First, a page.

As California Gov. Jerry Brown signed six new gun control measures into law, including a new requirement for background checks for ammunition purchasers, the Congressional Black Caucus is planning to take over the House chamber when representatives return from the Fourth of July break to demand what it is calling “day of action on the floor in regards to gun violence.”

The CBC sent a memo to its members instructing them to “be as disruptive to Speaker Ryan as possible next week” as part of a coordinated move to push for increased restrictions on the possession, purchase, and use of firearms.

The move comes in the first sessions after Democrat Congressmen staged a protest by literally sitting on the floor of the House of Representatives after their demands to vote for measures that had already been defeated in the Senate were not brought up for a vote.

Majority leaders in the House saw the move as political theater designed to give the representatives a chance to gain cheap publicity as they return to the campaign trail during this election season.

Speaker of the House Paul Ryan (R-WI) has announced that a vote on the GOP-sponsored so-called “No Fly, No Buy” bill will be held during the week.

The bill would coordinate information between the Department of Homeland Security, which bars persons with ties to terrorism from air travel within the United States, and the FBI’s National Instant Criminal Background Check System that conducts background checks for gun purchases.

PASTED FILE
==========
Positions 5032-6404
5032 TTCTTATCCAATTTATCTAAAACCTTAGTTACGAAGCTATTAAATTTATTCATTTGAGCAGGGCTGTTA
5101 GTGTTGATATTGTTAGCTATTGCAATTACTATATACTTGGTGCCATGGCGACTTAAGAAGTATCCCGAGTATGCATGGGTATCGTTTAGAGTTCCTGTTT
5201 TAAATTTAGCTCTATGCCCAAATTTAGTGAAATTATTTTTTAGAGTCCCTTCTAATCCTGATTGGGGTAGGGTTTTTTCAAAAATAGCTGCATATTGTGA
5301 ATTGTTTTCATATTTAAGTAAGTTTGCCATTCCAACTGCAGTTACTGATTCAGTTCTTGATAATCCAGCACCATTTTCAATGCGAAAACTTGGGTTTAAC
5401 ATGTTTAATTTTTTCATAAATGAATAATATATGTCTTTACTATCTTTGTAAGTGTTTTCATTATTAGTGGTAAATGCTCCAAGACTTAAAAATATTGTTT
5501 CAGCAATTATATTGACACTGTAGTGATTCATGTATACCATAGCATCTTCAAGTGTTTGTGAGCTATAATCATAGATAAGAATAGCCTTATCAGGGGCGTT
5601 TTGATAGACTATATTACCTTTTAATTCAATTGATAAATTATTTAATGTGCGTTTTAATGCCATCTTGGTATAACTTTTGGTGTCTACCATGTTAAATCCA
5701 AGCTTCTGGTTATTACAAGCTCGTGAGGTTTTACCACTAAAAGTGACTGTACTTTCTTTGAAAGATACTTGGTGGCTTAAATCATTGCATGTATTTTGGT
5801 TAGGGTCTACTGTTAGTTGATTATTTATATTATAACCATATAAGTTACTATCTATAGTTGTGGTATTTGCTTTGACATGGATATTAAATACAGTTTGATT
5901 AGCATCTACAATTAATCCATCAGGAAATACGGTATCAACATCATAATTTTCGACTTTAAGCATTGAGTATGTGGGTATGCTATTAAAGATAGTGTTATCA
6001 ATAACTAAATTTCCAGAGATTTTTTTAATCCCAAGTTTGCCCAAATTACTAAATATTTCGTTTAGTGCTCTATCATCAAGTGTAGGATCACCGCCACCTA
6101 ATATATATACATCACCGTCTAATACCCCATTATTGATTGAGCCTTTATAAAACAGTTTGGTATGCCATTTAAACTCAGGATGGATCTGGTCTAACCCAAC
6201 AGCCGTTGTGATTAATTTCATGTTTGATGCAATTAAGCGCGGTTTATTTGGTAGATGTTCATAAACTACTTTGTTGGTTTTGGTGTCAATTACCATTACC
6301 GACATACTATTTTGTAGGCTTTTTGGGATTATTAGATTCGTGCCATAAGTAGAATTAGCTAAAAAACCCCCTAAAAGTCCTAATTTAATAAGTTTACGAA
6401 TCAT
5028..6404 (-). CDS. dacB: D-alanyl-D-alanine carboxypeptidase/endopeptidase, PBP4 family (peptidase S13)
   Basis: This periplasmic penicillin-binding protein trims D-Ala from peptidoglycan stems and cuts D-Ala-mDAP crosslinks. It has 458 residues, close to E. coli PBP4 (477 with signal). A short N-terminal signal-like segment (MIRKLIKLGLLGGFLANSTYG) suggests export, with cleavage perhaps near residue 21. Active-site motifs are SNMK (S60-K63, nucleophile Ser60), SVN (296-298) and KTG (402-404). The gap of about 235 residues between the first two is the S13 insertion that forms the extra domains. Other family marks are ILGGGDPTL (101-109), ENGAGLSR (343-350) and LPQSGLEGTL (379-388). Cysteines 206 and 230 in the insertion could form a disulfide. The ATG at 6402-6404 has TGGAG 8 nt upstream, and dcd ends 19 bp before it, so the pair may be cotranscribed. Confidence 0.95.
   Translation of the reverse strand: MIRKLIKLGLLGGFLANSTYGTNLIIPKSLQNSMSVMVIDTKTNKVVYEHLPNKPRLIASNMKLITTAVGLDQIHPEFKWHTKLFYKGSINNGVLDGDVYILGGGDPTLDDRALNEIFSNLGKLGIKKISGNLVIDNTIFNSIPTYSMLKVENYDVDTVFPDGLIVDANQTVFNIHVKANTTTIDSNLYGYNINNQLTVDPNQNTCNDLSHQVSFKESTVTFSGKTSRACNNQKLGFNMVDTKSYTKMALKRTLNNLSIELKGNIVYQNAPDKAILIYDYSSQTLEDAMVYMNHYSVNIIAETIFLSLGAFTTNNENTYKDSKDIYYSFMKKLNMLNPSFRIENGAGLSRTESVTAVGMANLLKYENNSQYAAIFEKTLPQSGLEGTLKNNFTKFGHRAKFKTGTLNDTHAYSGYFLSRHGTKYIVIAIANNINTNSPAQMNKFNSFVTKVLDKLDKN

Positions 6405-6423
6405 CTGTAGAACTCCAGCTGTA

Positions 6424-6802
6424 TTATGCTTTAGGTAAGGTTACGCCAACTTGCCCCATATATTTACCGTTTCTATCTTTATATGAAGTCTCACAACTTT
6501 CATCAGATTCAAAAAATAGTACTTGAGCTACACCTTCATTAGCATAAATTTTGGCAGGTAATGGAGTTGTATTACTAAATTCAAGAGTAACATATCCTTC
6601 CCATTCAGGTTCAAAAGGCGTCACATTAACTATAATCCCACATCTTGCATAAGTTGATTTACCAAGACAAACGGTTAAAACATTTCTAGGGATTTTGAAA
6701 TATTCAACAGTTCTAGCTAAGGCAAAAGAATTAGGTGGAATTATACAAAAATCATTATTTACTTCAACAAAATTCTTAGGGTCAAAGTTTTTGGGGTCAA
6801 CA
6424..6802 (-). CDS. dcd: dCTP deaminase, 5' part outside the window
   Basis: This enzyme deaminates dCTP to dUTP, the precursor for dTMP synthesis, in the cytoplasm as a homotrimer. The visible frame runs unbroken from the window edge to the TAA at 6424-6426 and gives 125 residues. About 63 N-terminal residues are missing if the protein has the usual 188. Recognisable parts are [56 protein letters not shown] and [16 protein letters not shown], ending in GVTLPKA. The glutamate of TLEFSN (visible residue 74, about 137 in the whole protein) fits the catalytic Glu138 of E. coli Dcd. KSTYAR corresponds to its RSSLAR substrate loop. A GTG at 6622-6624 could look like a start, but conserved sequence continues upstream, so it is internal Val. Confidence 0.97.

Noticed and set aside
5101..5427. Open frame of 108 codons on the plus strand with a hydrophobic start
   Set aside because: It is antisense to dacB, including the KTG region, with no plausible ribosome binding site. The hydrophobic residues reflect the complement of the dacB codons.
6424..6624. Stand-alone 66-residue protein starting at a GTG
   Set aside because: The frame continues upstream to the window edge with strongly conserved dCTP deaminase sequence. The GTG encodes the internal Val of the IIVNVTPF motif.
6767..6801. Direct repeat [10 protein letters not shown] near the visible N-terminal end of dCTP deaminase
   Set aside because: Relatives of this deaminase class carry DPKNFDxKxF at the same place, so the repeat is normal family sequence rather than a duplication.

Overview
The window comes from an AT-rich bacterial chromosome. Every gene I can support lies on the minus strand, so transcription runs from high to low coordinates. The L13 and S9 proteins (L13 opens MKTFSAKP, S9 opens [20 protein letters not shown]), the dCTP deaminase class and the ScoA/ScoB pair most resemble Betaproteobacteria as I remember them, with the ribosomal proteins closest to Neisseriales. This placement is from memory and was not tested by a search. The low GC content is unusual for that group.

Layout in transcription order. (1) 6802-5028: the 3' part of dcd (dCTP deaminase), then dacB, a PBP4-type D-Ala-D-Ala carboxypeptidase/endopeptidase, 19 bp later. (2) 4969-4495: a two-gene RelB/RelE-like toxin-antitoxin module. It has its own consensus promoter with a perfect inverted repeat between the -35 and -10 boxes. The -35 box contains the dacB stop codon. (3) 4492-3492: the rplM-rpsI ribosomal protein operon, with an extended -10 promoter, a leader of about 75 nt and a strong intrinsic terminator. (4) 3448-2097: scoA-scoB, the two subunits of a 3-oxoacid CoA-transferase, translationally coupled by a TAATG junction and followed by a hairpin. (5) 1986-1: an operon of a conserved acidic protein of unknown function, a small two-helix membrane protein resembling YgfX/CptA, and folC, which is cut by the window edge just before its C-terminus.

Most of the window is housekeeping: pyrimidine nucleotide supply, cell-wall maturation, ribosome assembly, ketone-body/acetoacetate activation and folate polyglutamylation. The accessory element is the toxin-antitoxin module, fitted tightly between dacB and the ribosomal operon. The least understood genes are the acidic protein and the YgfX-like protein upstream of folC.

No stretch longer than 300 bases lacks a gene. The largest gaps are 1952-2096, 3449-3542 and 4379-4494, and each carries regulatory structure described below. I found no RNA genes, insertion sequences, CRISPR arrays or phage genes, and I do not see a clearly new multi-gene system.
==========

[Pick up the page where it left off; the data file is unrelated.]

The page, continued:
Members of the Black Caucus are urged to “be present” at the House Rules Committee meeting on Tuesday afternoon as the schedule for the next day’s business is set.

The memo read, in part: “During Votes – Members are encouraged to have a picture (not poster board, but a printed piece of paper with an image of a constituent killed by a firearm).”

Rights groups, including the American Civil Liberties Union (ACLU) have expressed concerns that the “No Fly” list violates due process for Americans who may be placed on the secret list without their knowledge and without the opportunity to challenge their status.

Previous errors by the Department of Homeland Security resulted in the late Sen. Ted Kennedy, Congressman John Lewis (D-GA), and an 18-month old toddler being placed on the “No Fly” list.

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